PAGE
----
Suffocation by Grain: A Terrifying and Preventable Illinois Accident
July 11, 2011 Published in Articles
Mount Carroll, a small, close-knit northwestern Illinois community, endured a nightmarish grain-elevator farm accident last summer that killed two teenage workers, Alex Pacas, 19, and Wyatt Whitebread, just 14, and injured 20-year-old Will Piper. The high school and college students were engulfed by corn inside an elevator owned by Haasbach LLC, and the two who died suffocated under 30 feet of corn.
The rescue effort gives an idea of the magnitude of the fatal mass of corn. Emergency workers had to cut holes in the sides of the grain elevator, releasing thousands of pounds of corn that were removed by semi trucks to another storage location.
The U.S. Department of Labor’s Occupational Safety and Health Administration heavily regulates safety practices in most grain handling facilities. OSHA specifically prohibits employees from “walking down grain” defined as “where an employee walks on grain to make it flow within or out from a grain storage structure, or where an employee is on moving grain.” The regulations include corn within their definition of “grain.”
The workers in the Mount Carroll accident were allegedly doing just this prohibited task at the time of their injuries and deaths.
Purdue University has studied grain-entrapment cases for over 40 years. While numbers are not exact because of inconsistent reporting, the researchers are aware of 51 U.S. cases (both fatal and nonfatal) in 2010, the highest number they have ever recorded in a year, with victims’ ages ranging from 7 to 81. Of these, the most occurred in Illinois with 10 incidents. Corn is the most common grain involved. Nationally, Purdue estimates a 183 percent increase in grain entrapments since 2001.
The 2010 Purdue report links spoiled grain and a higher likelihood of accident. Emphasis on ethanol production has built up high corn stocks in the Midwest, which in turn might raise the levels of older corn stored for longer time periods for later ethanol use.
OSHA has responded specifically to the Mount Carroll accident and to the increase in grain-facility accidents generally. The agency issued a letter to grain handlers warning them that its enforcement intentions were serious in the grain industry. Locally, OSHA Region V (Illinois, Ohio and Wisconsin) issued a Grain Safety Local Emphasis Program shortly after the accident and has sharply stepped up inspections and citations in the region.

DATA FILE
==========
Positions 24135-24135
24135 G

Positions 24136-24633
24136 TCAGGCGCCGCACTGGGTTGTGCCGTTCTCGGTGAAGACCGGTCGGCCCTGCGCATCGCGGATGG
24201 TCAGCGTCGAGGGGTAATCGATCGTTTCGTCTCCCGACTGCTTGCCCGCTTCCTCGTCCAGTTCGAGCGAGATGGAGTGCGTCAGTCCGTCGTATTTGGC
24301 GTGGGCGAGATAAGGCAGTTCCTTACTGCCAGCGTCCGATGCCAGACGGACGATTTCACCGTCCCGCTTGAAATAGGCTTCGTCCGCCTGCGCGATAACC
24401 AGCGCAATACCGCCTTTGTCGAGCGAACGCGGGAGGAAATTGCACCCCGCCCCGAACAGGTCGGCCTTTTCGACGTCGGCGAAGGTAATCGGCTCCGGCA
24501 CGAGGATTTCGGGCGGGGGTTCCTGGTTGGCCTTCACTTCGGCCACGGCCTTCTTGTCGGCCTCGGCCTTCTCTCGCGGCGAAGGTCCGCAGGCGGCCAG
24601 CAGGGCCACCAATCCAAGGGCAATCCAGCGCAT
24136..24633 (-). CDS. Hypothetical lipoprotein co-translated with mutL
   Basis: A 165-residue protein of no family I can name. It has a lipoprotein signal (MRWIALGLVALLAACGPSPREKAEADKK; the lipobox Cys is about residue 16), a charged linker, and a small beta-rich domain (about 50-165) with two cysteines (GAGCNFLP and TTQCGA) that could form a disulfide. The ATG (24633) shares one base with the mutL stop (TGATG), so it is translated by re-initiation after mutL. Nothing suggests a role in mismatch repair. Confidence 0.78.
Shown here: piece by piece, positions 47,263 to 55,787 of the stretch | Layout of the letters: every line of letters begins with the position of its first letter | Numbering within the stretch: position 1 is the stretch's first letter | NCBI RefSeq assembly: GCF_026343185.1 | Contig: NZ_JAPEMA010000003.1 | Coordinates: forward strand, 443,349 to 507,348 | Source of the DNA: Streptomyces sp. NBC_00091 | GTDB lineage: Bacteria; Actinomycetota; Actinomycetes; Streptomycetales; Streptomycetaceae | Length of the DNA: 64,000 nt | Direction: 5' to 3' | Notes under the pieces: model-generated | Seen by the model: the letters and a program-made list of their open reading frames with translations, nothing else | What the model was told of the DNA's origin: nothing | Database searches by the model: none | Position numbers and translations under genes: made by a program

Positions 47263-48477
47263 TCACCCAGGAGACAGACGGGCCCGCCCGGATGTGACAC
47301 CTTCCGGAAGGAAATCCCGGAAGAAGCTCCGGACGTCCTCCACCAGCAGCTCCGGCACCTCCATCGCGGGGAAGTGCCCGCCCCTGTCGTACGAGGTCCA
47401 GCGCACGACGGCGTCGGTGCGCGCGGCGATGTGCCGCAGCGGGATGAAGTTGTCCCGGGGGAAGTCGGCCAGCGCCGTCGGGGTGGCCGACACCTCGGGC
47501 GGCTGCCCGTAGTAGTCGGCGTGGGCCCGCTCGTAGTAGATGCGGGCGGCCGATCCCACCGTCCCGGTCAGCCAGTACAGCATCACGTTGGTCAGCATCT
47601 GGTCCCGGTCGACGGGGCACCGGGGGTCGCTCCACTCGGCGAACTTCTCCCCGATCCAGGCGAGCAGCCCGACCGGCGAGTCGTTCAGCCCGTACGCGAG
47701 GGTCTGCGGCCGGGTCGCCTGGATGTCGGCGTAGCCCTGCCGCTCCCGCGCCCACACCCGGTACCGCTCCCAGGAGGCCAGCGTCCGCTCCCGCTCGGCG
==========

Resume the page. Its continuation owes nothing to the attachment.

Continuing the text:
Haasbach LLC was fined $555,000 for 25 OSHA safety citations in the Mount Carroll injuries and deaths. The agency found that Haasbach did not supply body harnesses and lifelines, did not see that equipment was turned off when the workers were in the elevator and told them to walk down the corn. Haasbach is fighting these citations and the matter continues in settlement negotiations.
In addition, Haasbach received $68,125 in civil penalties for violating federal child-labor laws for allowing 14-year-old Whitebread and two other children to work in illegally dangerous jobs and for longer shifts than allowed for minors.
In April, 2011, after several months of increased inspections, the grain-handling industry was added to OSHA’s Severe Violator Enforcement Program, known as SVEP. SVEP subjects certain high hazard industries to increased fines and inspections if employers expose workers to “willful” and “repeated” excessive dangers in violation of federal safety regulations. DOL official Richard E. Fairfax commented,
“The inclusion of high-gravity, serious violations as a criteria to qualify for SVEP is
In its ongoing investigation of the Mount Carroll accident, OSHA announced a court victory in May 2011. The U.S. District Court for the Northern District of Illinois upheld an agency subpoena of related investigation, inspection, report and correspondence records from Haasbach’s workers’ compensation insurer, Grinnell Mutual Reinsurance. The insurance company must turn over records to OSHA relevant to the case.
Wyatt Whitebread’s family has reportedly filed a lawsuit against the grain operator in Illinois state court. Anyone injured or with a family member killed in a grain-elevator or other work-related accident should consult an experienced personal injury lawyer as soon as possible to learn about available legal remedies, including a possible civil lawsuit and workers’ compensation claims, depending on the circumstances.
OSHA safety violations in relation to work accidents like the one in Mount Carroll are likely to be strong evidence of wrongdoing in subsequent legal action.